Amidst my first year teaching-administration-storm, there have been a few things threatening to shake me. One of these things has been a question that Paul addresses in his letter to the Corinthians:

Am I teaching in vain?

This question, I have found, is not confined to the first years of teaching. It seems to continuously echo through staff rooms and classrooms. My heart sinks as another red cross follows the same concord error I’ve been putting red crosses next to the whole year!

Do any of them listen?

As I look at so many schools around me; as I read the January newspaper reports on the country’s matric results.; as I hear news of increasing university dropout rates, as I question the content I’m teaching- there are things everyday telling me to be disheartened, my work is in vain.

As I pass through the staff room daily, I realise I am not alone in these questions.

Know that your work is not in vain.

“Stand firm. Let nothing move you. Always give yourself fully to the work of the Lord, because you know that your labour is not in vain” (1 Corinthians 15:58).

Paul says in 1 Corinthians to know, not to see or guess, but to know that our work will see life. Hebrews tells us that faith is being sure of what we hope for, certain of what we cannot see (Hebrews 11).

Sometimes in teaching, I feel like I can’t see; can’t see growth, progress, the fruit of my efforts. But, the question God has led me to ask myself continuously is, what can I see?



Have I ever planted anything in reality? Nope. In fact, I’m somewhat terrified of gardening. It seems a place of too little control. So what? I put a seed in the ground and then just let go and trust something will happen? How do I make the tree grow? I can’t even see it beneath all that sand.

What if teaching was like sowing seeds?

Putting a seed in the ground and letting go, knowing that a plant will come; knowing that though I may not be around to see it, seeds grow into trees. Knowing that my work is not in vain.

And sure, there will be seeds that fall on rocky ground, or thorny ground (I mean, I definitely can’t remember what a precipitation reaction is, and I don’t think I ever caught onto those trigonometry common angles). But in my hand God will put important seeds that I trust will find good soil.


In John 1 lies the story of Jesus and a man Nathanael, who, in a few moment’s interaction with Jesus, comes away with a significant seed of identity and purpose. A life changing seed.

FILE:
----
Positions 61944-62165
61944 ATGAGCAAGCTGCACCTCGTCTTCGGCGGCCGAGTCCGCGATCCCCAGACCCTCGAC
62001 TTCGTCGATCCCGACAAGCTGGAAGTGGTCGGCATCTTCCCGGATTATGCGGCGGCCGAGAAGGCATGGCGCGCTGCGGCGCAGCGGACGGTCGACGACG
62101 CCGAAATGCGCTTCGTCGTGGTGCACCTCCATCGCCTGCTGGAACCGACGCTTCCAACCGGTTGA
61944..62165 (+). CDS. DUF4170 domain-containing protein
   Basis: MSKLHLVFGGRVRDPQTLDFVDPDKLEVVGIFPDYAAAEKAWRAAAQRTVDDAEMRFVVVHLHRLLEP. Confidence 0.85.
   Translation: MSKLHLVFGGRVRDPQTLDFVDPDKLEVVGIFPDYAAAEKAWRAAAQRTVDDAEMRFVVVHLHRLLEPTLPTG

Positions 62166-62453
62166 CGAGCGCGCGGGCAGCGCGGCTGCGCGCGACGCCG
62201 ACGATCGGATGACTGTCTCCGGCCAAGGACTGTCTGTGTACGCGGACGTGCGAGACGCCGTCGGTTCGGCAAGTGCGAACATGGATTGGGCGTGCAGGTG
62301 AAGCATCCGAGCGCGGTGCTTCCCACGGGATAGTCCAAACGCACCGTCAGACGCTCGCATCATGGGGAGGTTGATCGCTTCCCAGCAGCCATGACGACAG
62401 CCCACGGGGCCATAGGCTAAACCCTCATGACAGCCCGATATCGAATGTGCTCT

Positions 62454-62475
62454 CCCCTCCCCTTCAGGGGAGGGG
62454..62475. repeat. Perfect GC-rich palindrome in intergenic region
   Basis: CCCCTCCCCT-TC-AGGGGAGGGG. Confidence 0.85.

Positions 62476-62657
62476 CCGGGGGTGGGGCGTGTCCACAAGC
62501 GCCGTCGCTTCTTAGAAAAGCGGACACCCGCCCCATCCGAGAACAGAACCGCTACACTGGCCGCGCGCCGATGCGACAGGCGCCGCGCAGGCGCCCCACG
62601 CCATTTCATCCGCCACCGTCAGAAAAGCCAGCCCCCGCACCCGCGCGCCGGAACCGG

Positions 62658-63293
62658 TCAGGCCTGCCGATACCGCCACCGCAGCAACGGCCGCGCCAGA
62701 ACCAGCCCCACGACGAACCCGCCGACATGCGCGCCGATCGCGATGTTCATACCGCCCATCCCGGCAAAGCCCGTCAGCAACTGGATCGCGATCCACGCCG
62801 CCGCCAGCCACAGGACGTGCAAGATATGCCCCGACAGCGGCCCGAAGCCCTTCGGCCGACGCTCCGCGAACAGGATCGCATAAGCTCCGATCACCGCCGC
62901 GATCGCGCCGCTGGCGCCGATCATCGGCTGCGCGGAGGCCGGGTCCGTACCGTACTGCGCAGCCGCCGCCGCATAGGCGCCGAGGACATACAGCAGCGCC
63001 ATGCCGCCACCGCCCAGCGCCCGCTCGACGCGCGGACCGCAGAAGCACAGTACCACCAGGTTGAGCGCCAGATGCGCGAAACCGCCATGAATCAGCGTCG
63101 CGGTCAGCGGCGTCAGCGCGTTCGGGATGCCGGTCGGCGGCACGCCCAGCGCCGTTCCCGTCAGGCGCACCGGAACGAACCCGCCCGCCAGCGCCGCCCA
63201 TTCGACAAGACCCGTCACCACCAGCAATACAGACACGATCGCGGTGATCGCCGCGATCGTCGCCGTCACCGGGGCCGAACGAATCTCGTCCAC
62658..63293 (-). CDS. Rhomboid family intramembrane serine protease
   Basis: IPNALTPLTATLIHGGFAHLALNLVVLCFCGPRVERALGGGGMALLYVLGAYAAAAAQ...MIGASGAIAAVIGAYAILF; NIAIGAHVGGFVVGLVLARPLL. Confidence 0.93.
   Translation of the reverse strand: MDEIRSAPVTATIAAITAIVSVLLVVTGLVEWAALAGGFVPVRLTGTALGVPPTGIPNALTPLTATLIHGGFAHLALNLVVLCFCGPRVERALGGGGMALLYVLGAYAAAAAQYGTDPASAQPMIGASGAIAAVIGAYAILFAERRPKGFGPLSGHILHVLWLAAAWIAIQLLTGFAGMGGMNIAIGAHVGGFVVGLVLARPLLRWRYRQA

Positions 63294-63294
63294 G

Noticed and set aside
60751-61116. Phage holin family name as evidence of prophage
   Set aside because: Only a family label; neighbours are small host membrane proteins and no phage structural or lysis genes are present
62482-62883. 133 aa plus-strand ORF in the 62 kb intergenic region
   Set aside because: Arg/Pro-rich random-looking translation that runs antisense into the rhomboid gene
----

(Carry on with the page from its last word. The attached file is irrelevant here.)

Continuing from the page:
In this story Jesus notes that he saw Nathanael standing under a fig tree. Maybe there are many reasons for this comment, but there is something in this picture that strikes me.

Jesus sees a fig tree and he sees Nathanael.

“Here is a man in whom there is no deceit”, he says, “…very truly I tell you, you will see heaven open, and the angels of God ascending and descending on the son of man”.

Jesus sees a tree and he plants a seed: This is who you are, and this is what you will see.

Are we able to look at an individual child now, and see the grown glory God intends for their lives? Are we then empowered to plant the seed of that glory, and speak those glorious intentions of God over that child?

Some of the biggest impact I’ve seen, has come from teachers who saw something special in a child and called it out of them; invested in it.

“You are a leader”, “You are a writer”, “You are intelligent, creative”… As we invest in our students with knowledge and skills, I believe that it is more often the words of life spoken over a student that end up being the significant seeds which, nourished by knowledge, have potential to grow into oak trees.

A teacher’s work will not be in vain  when they invest, not only in what a student can do, but in who they are.

There was a shift in my experience of exam invigilation as I found something beyond counting the ticks of the clock and playing silent human Packman with other teachers. As I walk around, passing desks for a couple of hours, I pause at certain desks and ask God, what do you say about that one? Who is she? What will you raise her to see? And I hold out my hand for a seed.


I’ll never forget, in the midst of my doubt and fear as I stepped into new leadership during my time at school, the words of a teacher to me: God’s chosen the right person.

Now as I stand in my classroom, looking at expectant faces and caught up in a wave of demands, I hold to the seed of a teacher; a seed that has now started to take root in a new area. I am the right person to be right where I am. As I give of what I have in my hand I will stand firm, and know, that my teaching is not in vain.